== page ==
The government has asked the Supreme Court for clarification on the possibility of allocating airwaves administratively, bypassing competitive auctions. As per a report by the Economic Times, this would be done in certain situations, such as addressing unexpected state priorities like national security, serving the broader public interest, or when specific technological and economic circumstances make spectrum auctioning impractical.
A Supreme Court judgment from 2012 and a Presidential reference recommend the use of competitive auctions for the allocation of natural resources owned by the public, such as spectrum.
In the Telecommunications Bill 2023 presented in Parliament on Monday, the government specified that the non-auctioned administrative allocation of spectrum might be considered for specific services like radio backhaul, in-flight and maritime connectivity, as well as satellite services, including licenses for global mobile personal communication by satellite services (GMPCS).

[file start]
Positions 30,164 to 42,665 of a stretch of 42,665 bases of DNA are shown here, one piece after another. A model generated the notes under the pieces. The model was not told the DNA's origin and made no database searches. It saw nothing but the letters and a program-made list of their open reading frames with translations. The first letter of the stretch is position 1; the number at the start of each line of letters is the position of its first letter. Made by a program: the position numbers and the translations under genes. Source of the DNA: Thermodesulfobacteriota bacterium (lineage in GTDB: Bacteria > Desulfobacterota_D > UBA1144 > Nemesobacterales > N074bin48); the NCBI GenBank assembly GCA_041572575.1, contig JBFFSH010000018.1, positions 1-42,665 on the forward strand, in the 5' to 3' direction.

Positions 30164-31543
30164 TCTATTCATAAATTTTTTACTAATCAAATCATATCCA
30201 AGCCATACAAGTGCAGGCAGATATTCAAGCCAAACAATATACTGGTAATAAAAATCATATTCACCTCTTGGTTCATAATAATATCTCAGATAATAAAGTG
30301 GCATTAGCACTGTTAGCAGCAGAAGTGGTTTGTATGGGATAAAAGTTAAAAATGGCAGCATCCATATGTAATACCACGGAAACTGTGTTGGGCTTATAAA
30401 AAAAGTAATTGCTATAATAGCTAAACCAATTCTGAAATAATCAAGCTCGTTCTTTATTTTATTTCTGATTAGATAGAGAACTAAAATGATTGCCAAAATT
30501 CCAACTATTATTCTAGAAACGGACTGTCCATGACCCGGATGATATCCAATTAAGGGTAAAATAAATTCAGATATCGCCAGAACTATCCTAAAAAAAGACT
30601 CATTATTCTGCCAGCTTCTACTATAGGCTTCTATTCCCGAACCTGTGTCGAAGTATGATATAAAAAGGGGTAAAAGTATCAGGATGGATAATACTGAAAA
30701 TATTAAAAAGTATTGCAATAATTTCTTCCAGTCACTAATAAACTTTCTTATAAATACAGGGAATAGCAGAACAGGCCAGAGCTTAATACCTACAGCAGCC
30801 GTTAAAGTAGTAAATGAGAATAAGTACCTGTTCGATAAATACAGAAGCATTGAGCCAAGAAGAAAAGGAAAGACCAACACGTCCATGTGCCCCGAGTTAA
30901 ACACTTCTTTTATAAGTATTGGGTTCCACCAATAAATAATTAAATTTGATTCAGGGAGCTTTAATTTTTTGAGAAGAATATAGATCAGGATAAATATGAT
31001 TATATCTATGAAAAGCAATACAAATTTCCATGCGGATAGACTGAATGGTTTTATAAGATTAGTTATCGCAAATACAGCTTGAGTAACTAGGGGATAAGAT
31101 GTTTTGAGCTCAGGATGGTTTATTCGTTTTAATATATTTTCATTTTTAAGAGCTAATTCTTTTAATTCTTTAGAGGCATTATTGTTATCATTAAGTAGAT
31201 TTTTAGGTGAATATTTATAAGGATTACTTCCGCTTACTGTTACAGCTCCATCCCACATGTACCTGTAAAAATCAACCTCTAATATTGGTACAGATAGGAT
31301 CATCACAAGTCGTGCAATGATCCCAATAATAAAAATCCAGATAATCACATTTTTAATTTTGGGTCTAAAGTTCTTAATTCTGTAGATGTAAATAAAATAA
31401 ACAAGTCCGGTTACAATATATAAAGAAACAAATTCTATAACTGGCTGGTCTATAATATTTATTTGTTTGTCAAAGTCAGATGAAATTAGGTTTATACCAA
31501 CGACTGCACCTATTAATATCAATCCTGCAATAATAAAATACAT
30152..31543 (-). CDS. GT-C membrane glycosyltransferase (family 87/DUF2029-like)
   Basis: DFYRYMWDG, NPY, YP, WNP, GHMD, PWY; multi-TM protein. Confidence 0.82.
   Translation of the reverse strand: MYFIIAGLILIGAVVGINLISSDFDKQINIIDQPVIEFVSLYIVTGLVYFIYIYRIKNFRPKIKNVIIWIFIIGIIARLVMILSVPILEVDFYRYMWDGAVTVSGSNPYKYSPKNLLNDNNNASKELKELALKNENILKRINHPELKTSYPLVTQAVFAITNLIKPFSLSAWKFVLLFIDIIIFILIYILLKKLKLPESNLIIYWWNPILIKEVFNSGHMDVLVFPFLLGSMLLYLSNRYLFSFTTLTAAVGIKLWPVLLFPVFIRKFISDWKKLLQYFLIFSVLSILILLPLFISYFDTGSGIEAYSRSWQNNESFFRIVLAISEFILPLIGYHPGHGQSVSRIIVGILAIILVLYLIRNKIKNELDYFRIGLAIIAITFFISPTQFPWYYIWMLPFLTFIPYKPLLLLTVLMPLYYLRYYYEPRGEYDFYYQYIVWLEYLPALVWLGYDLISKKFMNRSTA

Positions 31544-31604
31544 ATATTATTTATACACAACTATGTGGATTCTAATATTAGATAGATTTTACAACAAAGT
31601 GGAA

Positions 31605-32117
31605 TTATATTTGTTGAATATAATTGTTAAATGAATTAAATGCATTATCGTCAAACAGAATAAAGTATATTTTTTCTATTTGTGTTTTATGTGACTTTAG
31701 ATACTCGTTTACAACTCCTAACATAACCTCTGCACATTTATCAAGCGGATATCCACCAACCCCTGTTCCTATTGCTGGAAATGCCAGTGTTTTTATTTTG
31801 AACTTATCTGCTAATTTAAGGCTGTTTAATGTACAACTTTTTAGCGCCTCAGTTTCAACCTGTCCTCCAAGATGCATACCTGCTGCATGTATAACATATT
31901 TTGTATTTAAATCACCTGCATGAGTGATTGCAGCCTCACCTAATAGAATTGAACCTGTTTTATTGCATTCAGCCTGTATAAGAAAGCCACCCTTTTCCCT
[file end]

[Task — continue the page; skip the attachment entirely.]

“We have brought it in the Bill but sought additional clarity from the Supreme Court to ensure all bases are covered,” as per sources cited by ET.
The government's appeal to the Supreme Court emphasized the need for allocating spectrum not just for commercial telecommunications but also for non-commercial purposes, serving sovereign and public-interest functions like security, safety, and disaster preparedness. It also highlighted the unique categories, such as commercial spectrum use, where technical and economic conditions may influence the feasibility of conducting airwave auctions.
Relying solely on auctions for the distribution of this vital infrastructural asset may pose challenges in allocating it for captive use, radio backhaul, and occasional or one-time use.